The White House has reportedly hedged its bets in case Kiev’s big offensive doesn’t deliver
US President Joe Biden’s administration is “quietly preparing for the possibility” that Ukraine’s much-heralded offensive doesn’t deliver the “total victory” Kiev wanted, Politico reported on Monday, citing several anonymous officials.
While the US government’s public support for Ukraine is “unwavering,” officials have expressed fears in private that the White House could be caught in a crossfire of criticism should the attack fall short of expectations, the outlet said. The ‘hawks’ would claim the US and its allies had not given Ukraine enough weapons and ammunition, while the ‘doves’ would see it as proof that Kiev can’t win.
“If Ukraine can’t gain dramatically on the battlefield, the question inevitably arises as to whether it is time for a negotiated stop to the fighting,” Richard Haass, the president of the Council on Foreign Relations, told Politico. “It’s expensive, we’re running low on munitions, we’ve got other contingencies around the world to prepare for.”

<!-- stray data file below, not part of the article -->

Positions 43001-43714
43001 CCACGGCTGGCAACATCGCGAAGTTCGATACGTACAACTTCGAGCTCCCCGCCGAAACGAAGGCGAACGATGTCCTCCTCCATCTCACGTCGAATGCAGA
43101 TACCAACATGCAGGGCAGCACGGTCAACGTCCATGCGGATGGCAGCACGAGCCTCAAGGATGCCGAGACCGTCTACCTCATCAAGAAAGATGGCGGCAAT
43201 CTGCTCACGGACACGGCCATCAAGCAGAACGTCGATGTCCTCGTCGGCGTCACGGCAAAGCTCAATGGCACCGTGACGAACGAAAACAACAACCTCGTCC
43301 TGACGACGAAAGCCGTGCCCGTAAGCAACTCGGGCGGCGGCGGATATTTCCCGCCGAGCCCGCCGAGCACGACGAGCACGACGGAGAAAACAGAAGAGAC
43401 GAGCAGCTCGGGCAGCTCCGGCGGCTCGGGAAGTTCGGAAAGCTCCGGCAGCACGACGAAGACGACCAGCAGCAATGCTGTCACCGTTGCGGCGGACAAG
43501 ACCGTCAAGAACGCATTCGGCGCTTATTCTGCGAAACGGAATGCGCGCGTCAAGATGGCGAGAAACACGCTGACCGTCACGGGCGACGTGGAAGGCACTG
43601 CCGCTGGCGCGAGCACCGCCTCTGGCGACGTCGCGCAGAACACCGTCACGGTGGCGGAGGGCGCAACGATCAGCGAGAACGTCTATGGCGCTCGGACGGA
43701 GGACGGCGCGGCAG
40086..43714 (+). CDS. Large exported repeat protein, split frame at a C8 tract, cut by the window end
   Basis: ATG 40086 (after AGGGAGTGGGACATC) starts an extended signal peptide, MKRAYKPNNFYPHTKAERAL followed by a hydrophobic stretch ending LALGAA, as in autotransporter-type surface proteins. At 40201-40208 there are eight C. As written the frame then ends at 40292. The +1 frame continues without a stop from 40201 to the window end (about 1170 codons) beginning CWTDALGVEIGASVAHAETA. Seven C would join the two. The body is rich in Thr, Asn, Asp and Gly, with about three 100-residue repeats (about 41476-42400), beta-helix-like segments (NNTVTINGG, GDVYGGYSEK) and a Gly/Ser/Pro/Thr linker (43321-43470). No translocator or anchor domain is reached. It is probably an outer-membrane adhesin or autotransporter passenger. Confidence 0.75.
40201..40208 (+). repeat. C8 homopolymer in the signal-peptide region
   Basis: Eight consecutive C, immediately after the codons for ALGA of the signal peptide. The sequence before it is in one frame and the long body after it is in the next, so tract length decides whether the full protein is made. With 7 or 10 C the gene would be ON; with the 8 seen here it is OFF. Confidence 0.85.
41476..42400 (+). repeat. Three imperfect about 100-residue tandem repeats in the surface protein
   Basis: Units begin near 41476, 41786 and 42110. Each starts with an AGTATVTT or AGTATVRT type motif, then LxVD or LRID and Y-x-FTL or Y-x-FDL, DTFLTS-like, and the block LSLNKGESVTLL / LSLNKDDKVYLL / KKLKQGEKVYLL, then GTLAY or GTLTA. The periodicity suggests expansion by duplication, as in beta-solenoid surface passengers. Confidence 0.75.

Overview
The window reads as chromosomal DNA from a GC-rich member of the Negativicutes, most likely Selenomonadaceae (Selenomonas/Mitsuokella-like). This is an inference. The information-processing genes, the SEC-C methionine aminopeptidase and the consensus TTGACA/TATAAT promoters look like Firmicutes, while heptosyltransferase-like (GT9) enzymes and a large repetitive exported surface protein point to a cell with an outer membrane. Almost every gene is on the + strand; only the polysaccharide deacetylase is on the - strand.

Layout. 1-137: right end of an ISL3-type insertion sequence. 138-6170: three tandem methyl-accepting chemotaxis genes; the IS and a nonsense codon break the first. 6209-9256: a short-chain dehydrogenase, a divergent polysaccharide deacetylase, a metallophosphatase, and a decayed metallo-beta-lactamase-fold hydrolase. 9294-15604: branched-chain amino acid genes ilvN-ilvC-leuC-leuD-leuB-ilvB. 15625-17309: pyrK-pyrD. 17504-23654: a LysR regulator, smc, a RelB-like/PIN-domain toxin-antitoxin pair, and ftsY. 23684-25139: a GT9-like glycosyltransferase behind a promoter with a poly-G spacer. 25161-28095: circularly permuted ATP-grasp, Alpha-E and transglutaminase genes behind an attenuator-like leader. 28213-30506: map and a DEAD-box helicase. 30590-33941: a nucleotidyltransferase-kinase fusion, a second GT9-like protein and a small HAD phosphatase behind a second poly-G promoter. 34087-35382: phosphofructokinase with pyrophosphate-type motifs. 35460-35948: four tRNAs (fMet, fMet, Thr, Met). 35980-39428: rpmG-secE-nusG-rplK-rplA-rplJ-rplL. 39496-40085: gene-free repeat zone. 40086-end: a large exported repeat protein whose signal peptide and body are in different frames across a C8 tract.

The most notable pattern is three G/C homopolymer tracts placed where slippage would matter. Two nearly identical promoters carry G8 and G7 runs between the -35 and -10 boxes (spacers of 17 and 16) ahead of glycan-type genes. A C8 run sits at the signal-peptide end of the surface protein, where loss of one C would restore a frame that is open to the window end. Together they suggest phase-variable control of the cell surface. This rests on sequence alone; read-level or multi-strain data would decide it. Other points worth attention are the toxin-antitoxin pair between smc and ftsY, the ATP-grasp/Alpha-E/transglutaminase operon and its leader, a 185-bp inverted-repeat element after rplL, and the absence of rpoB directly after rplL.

One official, who requested anonymity, said the US had “surged” weapons and equipment to Ukraine and “nearly completed” all that Kiev had asked for. But behind closed doors, the US is “worried about what Ukraine can accomplish.”
The US military believes the conflict has bogged down in a trench war, with neither side able to advance very far or very fast. Politico originally reported that Ukraine had suffered 100,000 troops killed, but later changed that to refer to total casualties, including the wounded. The outlet also noted that Kiev’s forces have gone through “historic amounts of ammunition and weaponry,” and that “even the West’s prodigious output” has been unable to meet their needs.
The Pentagon now doubts that Ukraine can achieve its objective of reaching Crimea, though the US military still hopes it could “hamper” the Russian supply lines.
A negotiated truce would be sold to both the Western and Ukrainian public as a temporary ceasefire, “leaving the door open for Ukraine to regain more of its territory at a future date,” some US officials told Politico. This has been done before, with the 2015 Minsk Agreement – according to recent admissions by the German and French leaders at the time – though the outlet did not bring that up.
US officials also proposed to sweeten the deal with “NATO-like security guarantees” to Kiev, more money from the EU, and even more weapons for the Ukrainian military, while “re-engaging China” to push Russia into negotiating.